Entries Tagged as 'Email'

Amic Email Backup

amic_email_backup.gif Looking for a free email backup tool for Windows? Look no further than Amic Email Backup.
AEB actually goes in and takes the top nine email clients and backs up all of the necessary files so that all of the email is backed up including folders and settings. This makes it so that it’s unnecessary to get other backup software if you just need your email backed up.
What’s great is that AEB allows you to do it in an advanced mode, or a wizard, and it allows you schedule your services for whatever time you would like to do your backup, as well actually restoring the email database on another computer (synchronization). Overall, it’s your email backup utility. For free.

RemoteByMail

remotebymailsmall.gif Need access to some files on your home computer? Maybe you forgot to launch something and you really need a program to be started? Not a sweat.
RemoteByMail allows you to send an email to the host computer that you have this little program installed on and have it zip up files and send them back to you, or execute commands or files. No need to open up strange ports anymore or install things on the computers you’re using. It’s basically a “email server side daemon” if you really want to get technical about it.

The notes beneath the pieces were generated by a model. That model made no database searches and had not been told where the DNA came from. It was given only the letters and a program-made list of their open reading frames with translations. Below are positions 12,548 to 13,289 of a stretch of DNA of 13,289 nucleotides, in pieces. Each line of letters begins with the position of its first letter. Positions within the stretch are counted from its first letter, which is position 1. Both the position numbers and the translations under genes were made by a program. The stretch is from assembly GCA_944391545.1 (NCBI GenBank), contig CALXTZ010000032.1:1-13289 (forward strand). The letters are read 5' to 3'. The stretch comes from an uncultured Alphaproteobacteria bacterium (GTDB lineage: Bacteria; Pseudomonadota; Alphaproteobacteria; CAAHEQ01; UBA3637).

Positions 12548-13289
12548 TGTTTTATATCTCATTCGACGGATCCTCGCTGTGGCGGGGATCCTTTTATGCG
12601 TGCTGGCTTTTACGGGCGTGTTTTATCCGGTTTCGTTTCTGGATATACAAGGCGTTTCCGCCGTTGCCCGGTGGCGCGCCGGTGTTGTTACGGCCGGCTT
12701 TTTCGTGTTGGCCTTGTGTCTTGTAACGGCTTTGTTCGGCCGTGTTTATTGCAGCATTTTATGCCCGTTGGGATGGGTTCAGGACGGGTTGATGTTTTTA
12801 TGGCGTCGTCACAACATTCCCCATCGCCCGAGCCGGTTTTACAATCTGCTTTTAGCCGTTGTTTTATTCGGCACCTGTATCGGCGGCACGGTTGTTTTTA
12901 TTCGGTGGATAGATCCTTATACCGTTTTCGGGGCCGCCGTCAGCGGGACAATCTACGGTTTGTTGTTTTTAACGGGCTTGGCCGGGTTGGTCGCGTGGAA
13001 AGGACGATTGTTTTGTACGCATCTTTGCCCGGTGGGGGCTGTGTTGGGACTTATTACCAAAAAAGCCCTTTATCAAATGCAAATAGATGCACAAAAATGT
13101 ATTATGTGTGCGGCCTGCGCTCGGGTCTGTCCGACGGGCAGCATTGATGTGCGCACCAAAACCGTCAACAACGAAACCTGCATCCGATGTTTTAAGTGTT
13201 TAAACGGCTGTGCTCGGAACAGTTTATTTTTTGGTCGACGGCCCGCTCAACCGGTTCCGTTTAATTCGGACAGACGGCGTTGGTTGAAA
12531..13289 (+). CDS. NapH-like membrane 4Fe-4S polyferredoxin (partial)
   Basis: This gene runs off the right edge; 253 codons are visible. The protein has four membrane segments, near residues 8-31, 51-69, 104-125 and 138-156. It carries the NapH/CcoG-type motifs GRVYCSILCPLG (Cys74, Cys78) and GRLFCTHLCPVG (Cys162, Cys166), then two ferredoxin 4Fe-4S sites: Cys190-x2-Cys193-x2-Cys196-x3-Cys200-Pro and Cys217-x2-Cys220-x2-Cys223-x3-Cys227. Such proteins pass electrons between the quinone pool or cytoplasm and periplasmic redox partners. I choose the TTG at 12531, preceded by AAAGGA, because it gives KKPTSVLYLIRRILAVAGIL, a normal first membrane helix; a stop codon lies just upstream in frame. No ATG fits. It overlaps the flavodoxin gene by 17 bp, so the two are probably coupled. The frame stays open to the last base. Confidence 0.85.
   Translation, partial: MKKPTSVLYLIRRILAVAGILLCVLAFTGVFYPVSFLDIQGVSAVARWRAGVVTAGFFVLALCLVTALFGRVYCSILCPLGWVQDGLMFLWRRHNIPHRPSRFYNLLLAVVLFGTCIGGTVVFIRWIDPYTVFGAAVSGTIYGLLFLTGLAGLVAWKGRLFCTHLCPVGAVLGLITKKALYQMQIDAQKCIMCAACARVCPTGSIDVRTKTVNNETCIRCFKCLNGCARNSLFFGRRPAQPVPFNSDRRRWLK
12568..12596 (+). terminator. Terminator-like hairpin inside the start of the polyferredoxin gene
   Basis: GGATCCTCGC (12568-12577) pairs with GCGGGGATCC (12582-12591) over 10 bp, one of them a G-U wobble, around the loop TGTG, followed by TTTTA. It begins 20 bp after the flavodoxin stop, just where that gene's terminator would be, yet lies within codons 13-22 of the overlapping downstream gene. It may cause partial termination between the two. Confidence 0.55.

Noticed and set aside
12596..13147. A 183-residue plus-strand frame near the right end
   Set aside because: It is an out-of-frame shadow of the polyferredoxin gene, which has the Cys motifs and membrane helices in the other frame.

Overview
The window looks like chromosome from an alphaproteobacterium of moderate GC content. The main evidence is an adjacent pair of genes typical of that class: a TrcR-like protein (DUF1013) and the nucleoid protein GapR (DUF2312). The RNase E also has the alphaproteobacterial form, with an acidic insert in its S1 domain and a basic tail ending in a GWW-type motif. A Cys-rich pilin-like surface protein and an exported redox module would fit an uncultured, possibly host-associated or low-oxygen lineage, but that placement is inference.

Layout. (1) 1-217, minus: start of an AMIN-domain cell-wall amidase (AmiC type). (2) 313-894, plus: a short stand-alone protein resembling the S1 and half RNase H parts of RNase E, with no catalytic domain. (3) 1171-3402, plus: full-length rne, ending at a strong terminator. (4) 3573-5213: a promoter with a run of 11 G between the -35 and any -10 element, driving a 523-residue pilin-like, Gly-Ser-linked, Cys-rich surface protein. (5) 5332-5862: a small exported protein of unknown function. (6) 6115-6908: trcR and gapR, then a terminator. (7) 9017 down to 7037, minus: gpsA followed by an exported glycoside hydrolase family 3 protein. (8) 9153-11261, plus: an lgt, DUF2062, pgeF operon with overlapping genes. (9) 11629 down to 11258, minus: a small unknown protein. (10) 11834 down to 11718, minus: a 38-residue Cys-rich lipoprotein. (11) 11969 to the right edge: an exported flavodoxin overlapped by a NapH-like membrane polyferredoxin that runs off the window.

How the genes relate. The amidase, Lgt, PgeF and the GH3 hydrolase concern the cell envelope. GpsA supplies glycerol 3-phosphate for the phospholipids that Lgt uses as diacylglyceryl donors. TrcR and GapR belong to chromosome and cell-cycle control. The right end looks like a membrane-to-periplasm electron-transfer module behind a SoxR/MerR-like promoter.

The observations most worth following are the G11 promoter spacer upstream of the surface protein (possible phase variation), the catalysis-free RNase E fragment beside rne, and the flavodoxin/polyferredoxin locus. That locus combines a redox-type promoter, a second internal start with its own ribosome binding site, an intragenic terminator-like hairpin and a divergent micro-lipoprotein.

But in any case, it’s great, it’s free, and it’s for Windows.

Backup to Email

backup2mail.jpg Friedbeeftech has a great little review of of a freeware tool for Windows that backs up any sort of file or folder to email. Backup to Email is a cool tool that allows you to … yes, back files and folders to email.
What’s nice is that you can change the attachment size, and if you attach bigger than what you set, the attachments will be split by the set size (10M default). You can also manage multiple email accounts to run the backup on, and supports SSL authentication and non-SSL. Overally, it’s the whole schbang for backing up to another account.

Gmail IMAP access

gmail.gif If you didn’t know, Gmail now has IMAP access. This is a great thing because previously, POP access was the only thing accessible by Gmail.
The difference between POP and IMAP? Basically, POP allows you to download your email to your client. Say you use Outlook to access your email. If you download it, then you can’t use the Gmail web interface to also have access to the same email. IMAP stores everything on the server, so your client just interacts with the server. Thus, you can always access your account from multiple devices and not worry about having to synchronize email because you’ve downloaded it.
This makes Gmail abundantly more useful since now it doesn’t tie you down with just a single client anymore.